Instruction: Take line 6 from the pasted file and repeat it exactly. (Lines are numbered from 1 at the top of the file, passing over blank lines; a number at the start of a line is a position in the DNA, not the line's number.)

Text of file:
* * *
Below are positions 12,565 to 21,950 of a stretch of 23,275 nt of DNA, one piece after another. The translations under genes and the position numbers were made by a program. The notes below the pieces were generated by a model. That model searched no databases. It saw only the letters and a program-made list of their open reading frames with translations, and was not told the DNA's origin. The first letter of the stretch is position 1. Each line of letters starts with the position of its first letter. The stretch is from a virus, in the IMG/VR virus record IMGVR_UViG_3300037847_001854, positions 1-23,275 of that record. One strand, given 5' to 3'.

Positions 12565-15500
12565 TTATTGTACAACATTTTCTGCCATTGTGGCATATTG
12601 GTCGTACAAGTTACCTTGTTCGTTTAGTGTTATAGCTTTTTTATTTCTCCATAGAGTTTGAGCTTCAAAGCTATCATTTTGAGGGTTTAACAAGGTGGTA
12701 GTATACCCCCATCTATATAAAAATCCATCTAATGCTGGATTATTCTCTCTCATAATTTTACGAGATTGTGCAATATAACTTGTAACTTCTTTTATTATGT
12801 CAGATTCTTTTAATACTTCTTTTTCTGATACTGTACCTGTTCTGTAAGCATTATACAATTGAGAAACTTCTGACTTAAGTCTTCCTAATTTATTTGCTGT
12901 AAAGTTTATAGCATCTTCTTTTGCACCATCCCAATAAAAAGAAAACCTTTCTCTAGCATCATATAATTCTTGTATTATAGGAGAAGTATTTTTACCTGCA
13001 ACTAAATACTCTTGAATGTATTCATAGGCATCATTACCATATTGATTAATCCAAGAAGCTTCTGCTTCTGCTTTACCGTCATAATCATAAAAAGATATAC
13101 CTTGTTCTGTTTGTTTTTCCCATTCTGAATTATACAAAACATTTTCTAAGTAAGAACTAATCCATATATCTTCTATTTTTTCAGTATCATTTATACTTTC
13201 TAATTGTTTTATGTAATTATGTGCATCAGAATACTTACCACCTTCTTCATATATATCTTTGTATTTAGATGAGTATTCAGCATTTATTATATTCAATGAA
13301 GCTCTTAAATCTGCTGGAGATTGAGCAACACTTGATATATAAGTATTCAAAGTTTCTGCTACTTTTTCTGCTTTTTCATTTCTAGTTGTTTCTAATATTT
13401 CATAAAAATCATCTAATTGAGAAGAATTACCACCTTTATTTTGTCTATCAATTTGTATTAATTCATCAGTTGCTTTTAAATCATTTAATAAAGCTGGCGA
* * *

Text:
12801 CAGATTCTTTTAATACTTCTTTTTCTGATACTGTACCTGTTCTGTAAGCATTATACAATTGAGAAACTTCTGACTTAAGTCTTCCTAATTTATTTGCTGT